Feds give up on Gotti

tjndc5-5hlr2jwtx76vlggdjbj_thumbnailThe U.S. Attorney’s office just released a statement announcing that Preet Bharara has decided to forego a possible fifth attempt to convict John “Junior” Gotti after his first four trials ended in hung juries.

“In light of the circumstances, the Government has decided not to proceed with the prosecution against John A. Gotti,” Bharara said in the statement.

Bharara’s office submitted what is called a “nolle prosequi” order for approval by U.S. District Judge Kevin Castel, who oversaw the last Gotti trial where the son of former Gambino Crime Family boss John “Dapper Don” Gotti walked out of court a free man following Castel’s declaration of a mistrial on Dec. 2 when the jury said it could not reach a verdict. “Nolle prosequi” is a legal term derived from the Latin that basically means the prosecution will not continue.

The feds do have a conviction of Gotti stemming from a 1998 case where he and now-deceased Gambino capo Greg DePalma of Scarsdale were charged with extorting the notorious – or famous depending on your viewpoint – Manhattan strip club Scores. It was while he was in prison on that conviction that Gotti said he quit the mob. Federal prosecutors and the FBI disagreed and tried to prove it four times after Gotti was released from prison.

Liza with a “z” stuns one Tony viewer

Liza Minnelli, photo from theinsider.com

Liza Minnelli, photo from theinsider.com

So there’s Jack Garcia sitting at home watching the Tony Awards when Liza Minnelli’s win for special theatrical event is announced. She hops up onstage to accept the award accompanied by her choreographer and – this is where Garcia about falls off the couch – her manager Gary Labriola.

See, Garcia is former FBI Agent Joaquin Garcia better known as Jack “Fat Jack” Falcone, the erstwhile jewel thief who ran with Greg DePalma’s Gambino crew in Westchester a few years back. Garcia’s undercover work helped bring down the entire hierarchy of the Gambino Crime Family. He became DePalma’s right hand man, so valuable to the aging Mafioso that DePalma wanted to put him up for official membership in the crime family.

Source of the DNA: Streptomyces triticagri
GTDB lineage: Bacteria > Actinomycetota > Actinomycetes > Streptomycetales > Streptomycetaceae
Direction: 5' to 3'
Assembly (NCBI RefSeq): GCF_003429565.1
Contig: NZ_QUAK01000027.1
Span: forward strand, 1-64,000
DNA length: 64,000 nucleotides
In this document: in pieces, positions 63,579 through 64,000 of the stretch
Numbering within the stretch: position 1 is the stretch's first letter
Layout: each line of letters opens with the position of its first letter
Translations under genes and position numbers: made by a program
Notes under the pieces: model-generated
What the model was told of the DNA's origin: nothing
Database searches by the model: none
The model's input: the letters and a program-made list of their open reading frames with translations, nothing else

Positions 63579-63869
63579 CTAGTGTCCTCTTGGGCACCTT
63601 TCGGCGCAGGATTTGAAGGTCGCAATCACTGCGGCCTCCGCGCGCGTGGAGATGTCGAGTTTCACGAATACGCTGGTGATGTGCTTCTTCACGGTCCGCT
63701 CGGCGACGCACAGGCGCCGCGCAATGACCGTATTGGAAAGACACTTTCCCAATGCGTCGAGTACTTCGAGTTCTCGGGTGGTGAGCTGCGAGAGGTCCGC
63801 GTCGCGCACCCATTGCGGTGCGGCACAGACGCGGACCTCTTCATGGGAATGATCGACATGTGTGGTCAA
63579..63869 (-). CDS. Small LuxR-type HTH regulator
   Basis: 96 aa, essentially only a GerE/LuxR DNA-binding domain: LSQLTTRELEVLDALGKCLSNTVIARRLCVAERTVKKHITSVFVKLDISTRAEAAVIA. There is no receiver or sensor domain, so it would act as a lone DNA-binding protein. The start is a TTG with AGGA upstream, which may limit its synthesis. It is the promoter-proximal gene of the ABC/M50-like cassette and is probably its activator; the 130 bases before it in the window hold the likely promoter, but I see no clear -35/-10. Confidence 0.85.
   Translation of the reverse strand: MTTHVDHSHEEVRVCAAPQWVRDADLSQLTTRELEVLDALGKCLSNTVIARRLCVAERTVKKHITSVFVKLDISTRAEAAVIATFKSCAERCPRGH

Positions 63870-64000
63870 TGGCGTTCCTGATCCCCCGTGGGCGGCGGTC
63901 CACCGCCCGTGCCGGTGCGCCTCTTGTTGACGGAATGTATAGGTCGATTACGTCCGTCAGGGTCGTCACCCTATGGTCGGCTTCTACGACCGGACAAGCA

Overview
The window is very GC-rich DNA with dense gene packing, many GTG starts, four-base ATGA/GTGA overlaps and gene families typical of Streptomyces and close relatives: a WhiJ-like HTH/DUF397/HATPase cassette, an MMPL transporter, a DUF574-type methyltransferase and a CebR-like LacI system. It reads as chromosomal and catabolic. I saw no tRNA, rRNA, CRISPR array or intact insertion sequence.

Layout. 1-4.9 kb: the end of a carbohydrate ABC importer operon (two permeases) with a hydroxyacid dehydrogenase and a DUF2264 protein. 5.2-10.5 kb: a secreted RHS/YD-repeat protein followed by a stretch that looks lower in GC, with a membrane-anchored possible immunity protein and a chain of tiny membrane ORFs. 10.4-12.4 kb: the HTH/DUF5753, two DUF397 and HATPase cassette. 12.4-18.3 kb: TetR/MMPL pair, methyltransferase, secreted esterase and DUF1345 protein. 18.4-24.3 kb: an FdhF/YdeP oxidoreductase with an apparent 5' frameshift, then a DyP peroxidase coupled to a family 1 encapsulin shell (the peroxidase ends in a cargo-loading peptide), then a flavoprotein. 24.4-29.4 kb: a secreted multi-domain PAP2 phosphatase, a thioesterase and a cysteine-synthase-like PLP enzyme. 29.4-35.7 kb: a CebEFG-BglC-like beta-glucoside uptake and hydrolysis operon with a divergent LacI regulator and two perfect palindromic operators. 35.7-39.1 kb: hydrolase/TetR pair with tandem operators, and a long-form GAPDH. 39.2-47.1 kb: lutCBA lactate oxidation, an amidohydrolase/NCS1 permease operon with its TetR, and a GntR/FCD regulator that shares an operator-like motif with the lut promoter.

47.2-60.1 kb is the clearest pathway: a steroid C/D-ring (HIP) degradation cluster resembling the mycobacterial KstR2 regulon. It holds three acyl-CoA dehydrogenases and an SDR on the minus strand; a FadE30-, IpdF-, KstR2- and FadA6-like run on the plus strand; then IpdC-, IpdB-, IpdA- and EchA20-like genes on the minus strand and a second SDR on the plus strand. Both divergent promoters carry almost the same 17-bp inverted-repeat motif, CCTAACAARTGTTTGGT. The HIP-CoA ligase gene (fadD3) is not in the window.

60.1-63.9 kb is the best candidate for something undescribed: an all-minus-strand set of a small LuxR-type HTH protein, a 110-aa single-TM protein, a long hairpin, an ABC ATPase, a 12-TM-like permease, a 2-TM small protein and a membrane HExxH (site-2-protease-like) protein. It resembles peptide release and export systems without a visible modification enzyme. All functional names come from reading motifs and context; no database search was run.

Part of the case included allegations that DePalma shook down Labriola, trying to get him to pay $12,000 for a lavish Las Vegas trip for the wives of reputed mob bosses. When Labriola balked, DePalma ¬†was caught on an FBI bug denouncing Minnelli’s diminutive longtime handler, “He’s not a munchkin, he’s a worm.”

But when it came time to testify, Labriola was gone. DePalma’s lawyers wanted him to call him to the stand to say DePalma didn’t force him to pay for the trip, that he did it of his own volition. But federal prosecutors left open the possibility of a perjury charge if Labriola said that. ¬†Labriola was out of the country when DePalma went to trial three years ago in federal court in Manhattan. His lawyer, Paul Bergman, said at the time he was not authorized to accept a subpoena for him.

“I wonder if he accepted the invitation to the Tonys for him,” Garcia cracked a a few minutes ago. “This weasel is willing to run out of the country then. But he’s standing there on stage for the whole world to see. Unbelievable.”

Labriola, it turns out, provided one of the hairier encounters Garcia had during his time undercover. While posing as a Florida jewel thief, he actually grew up in the Bronx and went to school at Mount Saint Michael on the Bronx – Mount Vernon border. So, too, and at the same time, it turns out, did Labriola.

But when they met while Garcia was undercover, Labriola didn’t recognize him.

Garcia, meanwhile, is working on a followup to his book about his time undercover with DePalma’s crew, “Making Jack Falcone.” This book will focus on his undercover work in police corruption cases.

In the interim, the 300-pound Garcia, whose book detailed as much of the culinary delights as criminal endeavors of the mob, is trying to take better care of his health.

“I’m looking for the doctor who is going to tell me fat is in,” he said. “But that hasn’t happened yet.”